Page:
Sony WF-1000XM3 Review

Where Sony’s noise cancellation scored was everyday commuting, whether it was by train, tram, or bus. The noise reduction is high. The headphones are extremely good at eliminating chatter in the neighborhood, thanks to the dual noise sensors in each button. We found it quite impossible to have a conversation with Active Noise Cancelling enabled – which is a good thing when trying to minimize outside calls during a flight, train trip, or day at the office.

However, aircraft cabin sound turned out to be too much for the small buttons. While the WF-1000XM3 was able to reduce the drone of an aircraft in flight, they certainly did not eliminate the same ruthless efficiency of the WH-1000XM3. So while daily travel is within their range, we wouldn’t go there for a long-haul flight. The stability of Bluetooth proved to be consistently good. Sony has placed the Bluetooth antenna in the tip of the headphone and uses a new L/R transmission system that reduces latency, handy when watching TV on your smartphone. It also improves signal stability, reduces power consumption, and makes it possible to connect just one earplug when needed.

Sony WF-1000XM3 Review: Battery Life

When it comes to the battery life, the Sony WF-1000XM3 edges past rivals like the Apple AirPods Pro (5 hours) and Sennheiser Momentum True Wireless (4 hours) with about 6 hours of power per charge. If you don’t need any noise cancellation at all, you can claim back a few more hours – but where would the fun in that be? The charging case has a fast-charging mode. Just plug it in for ten minutes, and you’ll get another 90 minutes of juice – perfect if you need a quick boost for a flight – and the case charges via USB-C in about three hours.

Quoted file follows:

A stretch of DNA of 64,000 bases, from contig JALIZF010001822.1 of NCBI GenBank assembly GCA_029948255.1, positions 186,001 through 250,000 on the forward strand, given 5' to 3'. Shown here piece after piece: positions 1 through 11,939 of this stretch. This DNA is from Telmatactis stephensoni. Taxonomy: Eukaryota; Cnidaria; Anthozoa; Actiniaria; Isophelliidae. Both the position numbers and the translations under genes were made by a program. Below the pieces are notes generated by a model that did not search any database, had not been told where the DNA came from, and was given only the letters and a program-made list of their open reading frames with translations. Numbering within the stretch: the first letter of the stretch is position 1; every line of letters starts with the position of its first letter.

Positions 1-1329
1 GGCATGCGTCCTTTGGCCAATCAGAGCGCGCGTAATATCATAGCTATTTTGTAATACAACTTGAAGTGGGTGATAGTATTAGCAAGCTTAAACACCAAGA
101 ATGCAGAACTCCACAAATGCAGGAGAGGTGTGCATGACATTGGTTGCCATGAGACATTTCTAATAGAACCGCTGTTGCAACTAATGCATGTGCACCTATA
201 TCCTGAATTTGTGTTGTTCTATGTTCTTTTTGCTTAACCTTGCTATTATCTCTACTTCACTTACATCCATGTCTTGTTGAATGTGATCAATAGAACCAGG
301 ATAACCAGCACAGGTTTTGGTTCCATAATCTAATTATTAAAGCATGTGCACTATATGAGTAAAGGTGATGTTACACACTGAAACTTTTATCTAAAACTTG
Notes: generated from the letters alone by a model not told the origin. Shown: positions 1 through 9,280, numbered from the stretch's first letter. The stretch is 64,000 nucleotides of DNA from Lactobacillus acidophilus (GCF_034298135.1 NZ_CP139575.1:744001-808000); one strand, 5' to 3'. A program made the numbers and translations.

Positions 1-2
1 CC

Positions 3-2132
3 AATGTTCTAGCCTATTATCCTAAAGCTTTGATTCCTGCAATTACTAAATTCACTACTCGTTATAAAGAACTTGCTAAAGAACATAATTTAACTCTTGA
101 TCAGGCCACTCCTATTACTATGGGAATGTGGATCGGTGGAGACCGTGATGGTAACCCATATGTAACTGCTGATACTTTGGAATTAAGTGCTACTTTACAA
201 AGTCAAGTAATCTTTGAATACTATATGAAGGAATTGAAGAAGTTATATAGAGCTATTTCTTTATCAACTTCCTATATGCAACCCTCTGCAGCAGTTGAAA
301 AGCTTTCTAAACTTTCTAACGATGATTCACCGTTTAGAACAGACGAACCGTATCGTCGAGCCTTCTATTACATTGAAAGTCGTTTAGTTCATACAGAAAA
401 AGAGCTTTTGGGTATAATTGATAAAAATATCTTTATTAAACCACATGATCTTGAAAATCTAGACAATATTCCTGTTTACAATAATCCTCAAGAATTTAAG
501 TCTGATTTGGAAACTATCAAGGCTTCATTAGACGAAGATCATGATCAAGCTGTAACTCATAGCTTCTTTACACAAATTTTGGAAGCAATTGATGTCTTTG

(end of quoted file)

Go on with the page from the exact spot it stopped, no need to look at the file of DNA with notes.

The Sony WF-1000XM3 is priced at $230. Available in both plain black, as well as a reasonably stylish champagne silver, they are about a third cheaper than the over-ear Sony WH-1000XM3 model with which they share the technology. They are also competitively priced against competing for wireless earphones such as the $299 Bose QuietControl 30 that also offer active noise cancellation.

Sony WF-1000XM3 Review: Conclusion

Despite some minor problems, we have the feeling that Sony has knocked the ball out of the park with the WF-1000XM3. These are not only The Best looking True Wireless headphones, but they also combine serious noise-canceling technology with fist-pressing musicality. If you don’t want the inconvenience of wearing full-size cans, they’re a convincing alternative. The battery life is above average, and that compact charging case is also pretty smooth. On-ear volume controls similar to the Beats PowerBeats Pro would have been nice, but that, too, is not a breakthrough in our books.